For the past month, Facebook has been criticised by social media users in India for purportedly blocking and putting under scrutiny accounts and pages that shared posts critical of the government, the ruling Bharatiya Janata Party and Right-Wing groups.

The social networking company, which has 241 million users in the country, has denied the allegations.

On September 26, Facebook blocked the account of journalist Mohammad Anas for 30 days after he shared a photograph of a trader’s cash memo with a message at the bottom that read: “Kamal ka phool hamari bhool.” It was our mistake to vote for the lotus. The lotus is the BJP’s party symbol.

Other accounts that shared the post, though, are still on the site.

Social media users were outraged by Facebook’s action. On Twitter, posts critical of the company asked on what grounds it had blocked the account anasinbox.

A Facebook India official, who spoke with over the phone and did not wish to be identified, explained, “The main problem with the post was that it disclosed the bank account details of the concerned business person, which goes against the Community Standards of Facebook.”

The image with the line "Kamal ka phool, humari bhool". Blocking the account anasinbox for 30 days, Facebook said the image had given away the trader's bank account details. (Credit: Facebook)

Anasinbox wasn’t the only Facebook account to be blocked last month. On September 27, Humans of Hindutva – which shares satirical posts criticising the BJP government – uploaded a screenshot of a warning message it had received from Facebook. The message said the moderator could be asked to reveal his or her identity if it continued to share content similar to the one against which the site had received a complaint. The post in question, titled “Come take a ride on India’s bullet train”, was a graphical representation of a real bullet with the photographs of Mahatma Gandhi, Gauri Lankesh, MM Kalburgi, Govind Pansare and Narendra Dabholkar. Scholar Kalburgi, rationalist Pansare and activist Dabholkar were all killed between 2013 and 2015 while Lankesh, a journalist who was critical of Hindutva groups, was shot dead on September 5. Facebook later took down the post.

Also in September, Facebook suspended the account of graphic designer and documentary film-maker Gautam Benegal after he shared someone else’s post titled “Ways to identify a Hindutva sympathiser”.

Explaining how it deals with complaints, Facebook said in an email to that every case of reported content is examined by real people and that the site bases its action on two guidelines – its Community Standards and its Real Name policy.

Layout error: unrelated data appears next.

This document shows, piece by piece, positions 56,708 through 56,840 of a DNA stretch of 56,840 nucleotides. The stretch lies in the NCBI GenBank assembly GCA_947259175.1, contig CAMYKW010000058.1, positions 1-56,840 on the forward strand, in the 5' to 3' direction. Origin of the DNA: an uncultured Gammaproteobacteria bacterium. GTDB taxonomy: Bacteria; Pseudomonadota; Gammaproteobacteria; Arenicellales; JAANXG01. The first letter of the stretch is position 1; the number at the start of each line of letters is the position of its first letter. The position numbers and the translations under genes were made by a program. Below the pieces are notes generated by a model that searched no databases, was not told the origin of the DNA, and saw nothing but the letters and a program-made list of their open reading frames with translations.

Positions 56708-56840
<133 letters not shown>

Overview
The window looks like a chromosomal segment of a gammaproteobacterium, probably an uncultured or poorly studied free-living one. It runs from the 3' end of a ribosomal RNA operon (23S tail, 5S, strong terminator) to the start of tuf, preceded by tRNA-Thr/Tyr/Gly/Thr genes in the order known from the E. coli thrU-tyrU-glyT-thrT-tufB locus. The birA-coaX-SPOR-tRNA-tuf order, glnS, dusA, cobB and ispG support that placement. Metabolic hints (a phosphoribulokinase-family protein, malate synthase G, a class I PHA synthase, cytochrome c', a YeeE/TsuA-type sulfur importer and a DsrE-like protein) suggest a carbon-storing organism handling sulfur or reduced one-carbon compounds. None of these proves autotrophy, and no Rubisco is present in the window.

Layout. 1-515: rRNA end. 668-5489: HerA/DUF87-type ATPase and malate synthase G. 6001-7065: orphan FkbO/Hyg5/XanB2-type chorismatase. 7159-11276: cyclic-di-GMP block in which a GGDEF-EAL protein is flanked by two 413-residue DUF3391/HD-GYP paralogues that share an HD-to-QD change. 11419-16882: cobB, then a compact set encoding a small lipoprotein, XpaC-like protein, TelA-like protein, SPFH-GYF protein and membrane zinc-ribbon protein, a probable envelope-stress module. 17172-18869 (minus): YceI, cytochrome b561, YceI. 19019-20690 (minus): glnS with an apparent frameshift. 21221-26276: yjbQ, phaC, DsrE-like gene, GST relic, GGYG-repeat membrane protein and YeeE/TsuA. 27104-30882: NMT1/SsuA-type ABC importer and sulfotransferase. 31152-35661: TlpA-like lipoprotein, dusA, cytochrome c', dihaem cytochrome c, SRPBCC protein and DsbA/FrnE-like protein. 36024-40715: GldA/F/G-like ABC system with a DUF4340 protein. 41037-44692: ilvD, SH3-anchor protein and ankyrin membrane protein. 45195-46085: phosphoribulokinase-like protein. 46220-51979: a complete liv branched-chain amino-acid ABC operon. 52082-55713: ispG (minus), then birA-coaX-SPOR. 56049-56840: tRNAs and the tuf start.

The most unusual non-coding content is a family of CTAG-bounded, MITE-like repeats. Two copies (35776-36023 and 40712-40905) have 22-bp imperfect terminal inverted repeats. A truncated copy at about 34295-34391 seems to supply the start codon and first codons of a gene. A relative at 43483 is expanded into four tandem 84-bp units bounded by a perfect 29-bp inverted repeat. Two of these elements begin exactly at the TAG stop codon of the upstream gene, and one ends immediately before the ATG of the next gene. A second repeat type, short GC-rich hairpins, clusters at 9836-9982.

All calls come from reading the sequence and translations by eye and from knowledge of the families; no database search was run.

The Facebook statement read:

“Suppressing content or preventing people from seeing what matters most to them is contradictory to our mission. Facebook’s Community Standards exist to help keep our community safe and free from abusive behaviour, including fake accounts, hate speech and bullying and harassment. To protect the privacy of our community and prevent fraudulent activity, our policies also prohibit sharing of bank account details. We allow people to use Facebook to challenge ideas and raise awareness about important issues, but we will remove content that violates our Community Standards. We have real people looking at reported content, and it doesn’t matter how many times a piece of content is reported, it will be treated the same. One report is enough to take down content if it violates our policies, and multiple reports will not lead to the removal of content if it meets our Community Standards.”

With this, Facebook ruled out the theory that it uses a set algorithm to block accounts and that the process does not involve humans. Several posts on the Facebook Help Community forum, in which users can raise questions and write about their experiences, have contributed to the algorithm theory for years.

Not the first time

Facebook’s actions in India have drawn comparisons with the blocking of numerous accounts and pages in Pakistan in 2014 that were severely criticised by advocates of free speech. Among the Pakistani accounts that faced action were Left-Wing political pages and the pages of a popular rock band whose members spoke out against the Taliban, a radical militant organisation. After an outcry on social media, several of the accounts were restored. In a report, The New York Times quoted a Facebook spokesperson in London saying it had blocked the pages after receiving an official request from the Pakistan Telecommunication Authority, and that the company’s policy was to adhere to local laws.